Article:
‘Glengarry Glen Ross’ is Mamet at his very best

FacebookTwitterDiggDeliciousStumbleuponBuzz Up!Google BookmarksRSS Feed
(0 votes, average 0 out of 5)

HOLLYWOOD’S VERSION: Alec Baldwin was typecast as the smug, smarmy sales manager in the film version of playwright David Mamet’s 'Glengarry Glen Ross.' Milwaukee’s Off the Wall Theatre presents the Pulitzer Prize-winning play on which the 1992 movie was based.

Milwaukee theatergoers have the rare opportunity to see two plays by one of America’s foremost living playwrights in February, including one local premiere. On Jan. 30, Next Act Theatre presents the Milwaukee premiere of David Mamet’s Race ((click here to read preview).

On the other end of the Mamet spectrum, Dale Gutzman’s Off the Wall Theatre takes on Mamet’s best-known work — Glengarry Glen Ross, which opens on Feb. 6. The play, which chronicles two desperate days in the life of four Chicago real estate salesmen, scored a 1984 Pulitzer Prize and New York Drama Critic’s Circle Award. 

Glengarry Glen Ross is a more familiar work, largely due to the 1992 film version starring Jack Lemmon, Al Pacino and Alec Baldwin. As a play, however, it embodies the essence of Mamet’s style, according to Jeremy C. Welter, who is directing Off the Wall’s production.

“It is the benchmark to which all of Mamet’s other works will forever be judged,” Welter says. “There are very few shows that will get mentioned in the same breath as Death of a Salesman. This one does and should.”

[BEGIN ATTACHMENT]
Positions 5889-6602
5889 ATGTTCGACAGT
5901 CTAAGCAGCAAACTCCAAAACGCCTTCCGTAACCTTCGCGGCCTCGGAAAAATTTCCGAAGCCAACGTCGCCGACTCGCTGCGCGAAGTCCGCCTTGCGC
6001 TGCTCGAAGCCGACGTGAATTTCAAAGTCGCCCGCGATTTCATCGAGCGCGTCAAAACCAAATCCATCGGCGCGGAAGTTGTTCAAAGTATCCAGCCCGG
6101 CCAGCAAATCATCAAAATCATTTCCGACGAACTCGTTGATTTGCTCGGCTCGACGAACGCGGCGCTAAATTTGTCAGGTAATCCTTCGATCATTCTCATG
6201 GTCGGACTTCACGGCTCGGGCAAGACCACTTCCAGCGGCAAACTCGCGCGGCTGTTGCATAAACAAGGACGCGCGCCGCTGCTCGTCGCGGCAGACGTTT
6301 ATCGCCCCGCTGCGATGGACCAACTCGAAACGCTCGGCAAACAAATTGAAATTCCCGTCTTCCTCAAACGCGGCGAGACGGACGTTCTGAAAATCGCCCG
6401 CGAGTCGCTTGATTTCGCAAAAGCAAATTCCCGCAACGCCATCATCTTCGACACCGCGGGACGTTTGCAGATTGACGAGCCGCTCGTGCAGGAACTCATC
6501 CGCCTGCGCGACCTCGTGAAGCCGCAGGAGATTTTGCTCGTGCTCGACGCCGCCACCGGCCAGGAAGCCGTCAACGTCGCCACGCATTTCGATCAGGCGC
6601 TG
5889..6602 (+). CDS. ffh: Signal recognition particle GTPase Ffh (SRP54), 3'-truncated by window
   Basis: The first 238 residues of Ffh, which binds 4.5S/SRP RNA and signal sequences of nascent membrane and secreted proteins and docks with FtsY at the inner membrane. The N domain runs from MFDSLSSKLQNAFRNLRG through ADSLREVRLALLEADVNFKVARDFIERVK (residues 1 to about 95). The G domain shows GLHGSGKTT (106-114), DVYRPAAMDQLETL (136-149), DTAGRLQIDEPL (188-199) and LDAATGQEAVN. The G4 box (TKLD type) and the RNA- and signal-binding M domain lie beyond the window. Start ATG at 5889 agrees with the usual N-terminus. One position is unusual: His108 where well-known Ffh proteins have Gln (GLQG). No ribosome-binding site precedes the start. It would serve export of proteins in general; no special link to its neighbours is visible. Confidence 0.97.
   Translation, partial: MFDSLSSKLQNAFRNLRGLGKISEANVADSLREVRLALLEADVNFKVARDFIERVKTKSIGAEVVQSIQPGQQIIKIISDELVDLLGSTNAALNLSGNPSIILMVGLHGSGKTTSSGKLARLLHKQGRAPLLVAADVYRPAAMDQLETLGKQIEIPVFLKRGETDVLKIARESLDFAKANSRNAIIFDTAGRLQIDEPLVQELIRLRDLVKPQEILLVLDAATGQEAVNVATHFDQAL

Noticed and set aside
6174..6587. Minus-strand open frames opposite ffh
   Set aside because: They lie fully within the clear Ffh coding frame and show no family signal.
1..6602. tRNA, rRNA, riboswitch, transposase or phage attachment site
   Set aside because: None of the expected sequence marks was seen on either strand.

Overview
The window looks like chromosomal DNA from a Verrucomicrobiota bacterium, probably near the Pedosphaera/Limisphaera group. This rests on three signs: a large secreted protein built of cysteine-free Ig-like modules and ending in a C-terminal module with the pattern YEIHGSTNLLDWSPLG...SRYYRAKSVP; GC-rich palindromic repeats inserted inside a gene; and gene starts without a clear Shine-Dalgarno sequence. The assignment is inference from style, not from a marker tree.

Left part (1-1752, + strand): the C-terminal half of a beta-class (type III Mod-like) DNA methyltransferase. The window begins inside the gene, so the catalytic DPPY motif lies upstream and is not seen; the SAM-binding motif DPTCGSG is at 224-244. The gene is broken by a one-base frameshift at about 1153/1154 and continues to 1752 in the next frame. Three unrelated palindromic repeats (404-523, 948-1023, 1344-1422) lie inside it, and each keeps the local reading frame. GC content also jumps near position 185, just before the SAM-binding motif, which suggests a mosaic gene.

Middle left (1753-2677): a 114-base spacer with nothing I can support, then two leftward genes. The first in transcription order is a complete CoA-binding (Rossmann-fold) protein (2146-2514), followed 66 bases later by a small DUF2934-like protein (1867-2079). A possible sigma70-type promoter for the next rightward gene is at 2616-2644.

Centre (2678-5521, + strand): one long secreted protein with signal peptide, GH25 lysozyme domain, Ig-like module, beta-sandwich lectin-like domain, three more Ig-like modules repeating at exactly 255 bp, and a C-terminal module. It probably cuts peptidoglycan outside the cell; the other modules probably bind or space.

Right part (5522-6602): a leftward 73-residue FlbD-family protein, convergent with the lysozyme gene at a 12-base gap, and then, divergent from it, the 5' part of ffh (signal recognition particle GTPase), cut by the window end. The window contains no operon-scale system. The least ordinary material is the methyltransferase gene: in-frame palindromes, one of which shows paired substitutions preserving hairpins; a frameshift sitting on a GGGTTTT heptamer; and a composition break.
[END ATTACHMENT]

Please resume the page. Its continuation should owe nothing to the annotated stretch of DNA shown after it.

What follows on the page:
Based in part on the author’s own experience working in a real estate office in his native Chicago in the 1960s, Glengarry embraces the familiar Mamet themes of honor, larceny and the void that exists between them. The play crackles with what critics call “Mamet-speak” — cynical, street-smart and overlapping dialogue delivered in machine-gun bursts.

“Mamet lays everything out for you. Every stutter, pause and what-have-you is written in,” Welter says. “He barely writes stage direction, and at times you only realize an actor has left the scene when they once again re-enter. But he lets you know when you can breathe.”

Glengarry wasn’t Welter’s first choice of Mamet plays. He had originally wanted to direct Sexual Perversity in Chicago, a 1974 Mamet work, but his plans derailed when part his preferred cast left town. However, he doesn’t regret the substitution.

“As an actor myself I am drawn to characters with moral ambiguity and a sense of desperation,” Welter says. “Glengarry is an epic examination of the frailty of the human spirit.”

The theme is a familiar one to Mamet fans, but it’s the language that ties the author’s works together. Mamet’s dialogue is notable as much for what it holds back as it is for its unrestrained rhetorical outbursts, says Welter. The use of speed and profanity, designed to cover characters’ insecurities or control their fates, is vital for survival in Mamet’s world. 

“Those who talk well succeed. Those who cannot speak well are doomed to fail,” Welter says. “You need the speed because the more you think in this show, the more it will kill you.”

On stage

Off the Wall Theatre’s production of David Mamet’s Pulitzer Prize-winning Glengarry Glen Ross runs Feb. 6–16. For more information, call 414-327-3552 or visit www.offthewalltheatre.com.